The thing that this article does not mention is that the banks that sell the Derivatives are only required to carry a 3% - 6% reserve on them. If they are ever called-in (insurance needs to be paid for the claim) The money does not even exist yet (not printed yet) to pay that 100% claim. That is why they have decided to have open ended printing ! If there ever was a point that these derivatives were triggered it would create 44 more dollars in printing for every dollar in existance (just on that balance sheet above) today.

Deflation would led to Hyperinflation through the triggering of printing to pay claims leveraged against those balance sheets.

Sat, 09/15/2012 - 20:06 | 2799504 buzzsaw99
buzzsaw99's picture

credit default swaps: "they" decide what constitutes a default.

ir swaps: "they" set interest rates and bond prices

the house always wins

Sat, 09/15/2012 - 20:13 | 2799512 Threeggg
Threeggg's picture

I was using JPM's balance sheet

(leveraged 44 to 1) to set the example above.

Sat, 09/15/2012 - 20:54 | 2799582 you enjoy myself
you enjoy myself's picture

and there's the real problem.  as a general rule, insurance companies (it obviously varies across policies/industry) have to pay out about 60-70% of their net premiums, and they're required to have reserves to meet their anticipated claims.    and with normal insurance, there's no daisy-chained defaults - if too many auto claims overwhelm Prudential, Prudential collects from their re-insurer, or if not, simply goes out of business with no effect on Geico.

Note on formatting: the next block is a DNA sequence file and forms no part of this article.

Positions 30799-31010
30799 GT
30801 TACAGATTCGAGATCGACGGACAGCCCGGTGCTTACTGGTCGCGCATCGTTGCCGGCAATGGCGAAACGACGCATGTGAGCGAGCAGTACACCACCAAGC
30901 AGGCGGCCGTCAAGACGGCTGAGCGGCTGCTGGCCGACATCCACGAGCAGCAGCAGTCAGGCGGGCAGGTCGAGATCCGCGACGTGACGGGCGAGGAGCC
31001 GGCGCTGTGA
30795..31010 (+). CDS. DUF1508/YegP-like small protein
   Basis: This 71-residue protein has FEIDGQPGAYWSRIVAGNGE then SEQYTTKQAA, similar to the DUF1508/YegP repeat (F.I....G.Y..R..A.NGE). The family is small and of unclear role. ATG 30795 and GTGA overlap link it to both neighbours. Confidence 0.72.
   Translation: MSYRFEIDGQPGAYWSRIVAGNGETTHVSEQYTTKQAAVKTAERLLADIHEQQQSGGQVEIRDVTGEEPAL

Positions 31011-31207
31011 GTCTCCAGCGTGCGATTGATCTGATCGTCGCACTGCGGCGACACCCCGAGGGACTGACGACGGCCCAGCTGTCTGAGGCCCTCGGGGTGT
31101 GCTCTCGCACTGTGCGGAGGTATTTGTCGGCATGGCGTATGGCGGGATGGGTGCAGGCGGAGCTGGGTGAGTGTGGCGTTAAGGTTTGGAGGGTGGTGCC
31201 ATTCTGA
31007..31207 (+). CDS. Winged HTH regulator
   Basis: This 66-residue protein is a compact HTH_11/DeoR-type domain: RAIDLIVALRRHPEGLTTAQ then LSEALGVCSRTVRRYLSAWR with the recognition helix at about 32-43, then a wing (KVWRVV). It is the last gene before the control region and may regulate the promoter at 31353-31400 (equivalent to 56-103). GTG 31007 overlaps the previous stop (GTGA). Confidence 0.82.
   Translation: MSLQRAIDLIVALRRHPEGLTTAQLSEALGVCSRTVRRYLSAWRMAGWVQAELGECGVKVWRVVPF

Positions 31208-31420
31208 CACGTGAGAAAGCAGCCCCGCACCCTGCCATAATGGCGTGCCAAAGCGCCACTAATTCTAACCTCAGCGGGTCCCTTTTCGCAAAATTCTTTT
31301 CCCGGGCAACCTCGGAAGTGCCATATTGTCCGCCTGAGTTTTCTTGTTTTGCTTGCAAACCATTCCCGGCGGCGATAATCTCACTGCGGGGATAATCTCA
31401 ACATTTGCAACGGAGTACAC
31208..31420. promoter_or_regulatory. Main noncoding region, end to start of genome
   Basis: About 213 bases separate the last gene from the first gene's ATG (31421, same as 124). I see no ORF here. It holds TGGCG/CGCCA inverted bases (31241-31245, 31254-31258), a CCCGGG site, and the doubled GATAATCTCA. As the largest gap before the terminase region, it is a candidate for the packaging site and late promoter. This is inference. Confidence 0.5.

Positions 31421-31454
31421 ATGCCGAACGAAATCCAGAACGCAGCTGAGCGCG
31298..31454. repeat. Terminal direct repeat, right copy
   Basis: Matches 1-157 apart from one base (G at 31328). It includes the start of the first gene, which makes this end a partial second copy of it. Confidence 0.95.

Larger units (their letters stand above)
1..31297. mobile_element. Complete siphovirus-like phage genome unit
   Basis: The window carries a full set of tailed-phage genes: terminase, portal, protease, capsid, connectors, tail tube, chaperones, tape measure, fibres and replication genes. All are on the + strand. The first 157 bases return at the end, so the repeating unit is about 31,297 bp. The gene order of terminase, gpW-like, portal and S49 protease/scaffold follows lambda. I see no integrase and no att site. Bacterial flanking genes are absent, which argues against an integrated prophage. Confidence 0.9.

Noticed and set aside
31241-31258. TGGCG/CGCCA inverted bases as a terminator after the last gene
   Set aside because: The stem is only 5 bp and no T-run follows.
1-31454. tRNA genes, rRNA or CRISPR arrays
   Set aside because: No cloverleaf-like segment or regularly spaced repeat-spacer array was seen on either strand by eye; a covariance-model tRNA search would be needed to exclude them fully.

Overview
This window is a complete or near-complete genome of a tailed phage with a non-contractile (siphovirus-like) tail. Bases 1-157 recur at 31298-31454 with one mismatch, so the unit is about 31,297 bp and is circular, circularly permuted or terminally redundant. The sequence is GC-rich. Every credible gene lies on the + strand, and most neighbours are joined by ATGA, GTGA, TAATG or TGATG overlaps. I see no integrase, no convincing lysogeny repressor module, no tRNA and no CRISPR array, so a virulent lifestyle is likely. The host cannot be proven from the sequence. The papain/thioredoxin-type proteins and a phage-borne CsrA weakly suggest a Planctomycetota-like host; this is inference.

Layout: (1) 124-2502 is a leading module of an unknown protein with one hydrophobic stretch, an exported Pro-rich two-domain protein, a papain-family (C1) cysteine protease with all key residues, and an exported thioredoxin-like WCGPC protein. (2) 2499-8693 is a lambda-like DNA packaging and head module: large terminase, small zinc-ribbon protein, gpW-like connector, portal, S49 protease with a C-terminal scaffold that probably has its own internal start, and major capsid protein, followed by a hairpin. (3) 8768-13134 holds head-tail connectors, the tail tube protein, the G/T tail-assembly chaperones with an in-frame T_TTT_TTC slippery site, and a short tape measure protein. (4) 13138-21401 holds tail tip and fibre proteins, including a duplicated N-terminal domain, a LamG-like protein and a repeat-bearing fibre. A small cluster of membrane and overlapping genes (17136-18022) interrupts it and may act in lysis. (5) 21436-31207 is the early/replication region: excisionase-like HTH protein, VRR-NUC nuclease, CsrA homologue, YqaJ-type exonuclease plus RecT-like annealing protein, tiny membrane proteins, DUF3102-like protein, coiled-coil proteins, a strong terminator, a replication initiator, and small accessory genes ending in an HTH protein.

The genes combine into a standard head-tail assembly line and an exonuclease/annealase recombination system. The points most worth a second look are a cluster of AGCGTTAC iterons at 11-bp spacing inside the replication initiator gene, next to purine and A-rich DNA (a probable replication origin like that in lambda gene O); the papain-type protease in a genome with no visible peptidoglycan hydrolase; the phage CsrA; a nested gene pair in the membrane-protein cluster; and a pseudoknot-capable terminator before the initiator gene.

Sat, 09/15/2012 - 22:56 | 2799796 RockyRacoon
RockyRacoon's picture

Yeah.  Tell that to Hank Greenberg.

Sat, 09/15/2012 - 23:03 | 2799817 you enjoy myself
you enjoy myself's picture

that's precisely the point.  AIG's legitimate insurance business was the world's best - its derivative desk blew it up.

Sun, 09/16/2012 - 04:16 | 2800097 Colonel Klink
Colonel Klink's picture

Hank Greenberg is a slimy piece of shit.

Sun, 09/16/2012 - 18:19 | 2801433 RockyRacoon
RockyRacoon's picture

You're being too kind.  ...and you left out vengeful, arrogant, and ugly.

He could have just taken his millions, bought himself one of those Greek islands now on sale, and retired.  But, nooooo.

Sun, 09/16/2012 - 07:59 | 2800196 CDSMonkey
CDSMonkey's picture

Insurance reserves aren't much different than derivative margins. Same principal. Insurance companies tend to have more diversification which helps, but still at risk for large unforeseen events.

The daisy chain risk in insurance also exists. They all use the same reinsurers (which may be more dangerous than banks - their leverage ratios are off the charts) so if one fails it affects them all.

The insurance companies tend to have big bond portfolios often with bonds issued by other insurance companies so connected.

And whatever event that knocks out prudential is likely to have left a mark on the entire economy so those little things above have a large impact at the time.

Sat, 09/15/2012 - 20:05 | 2799501 Goldenballs
Goldenballs's picture

When everyone cashes them in at the same time we will see how much they are really worth,like,

The Gold bar you thought you owned that 250 people also own.

Your futures account which suddenly disappears.

When you try to get your cash out of the bank and there is a 5 mile queue.

When you get into the bank you find out the maximum withdrawal has been lowered.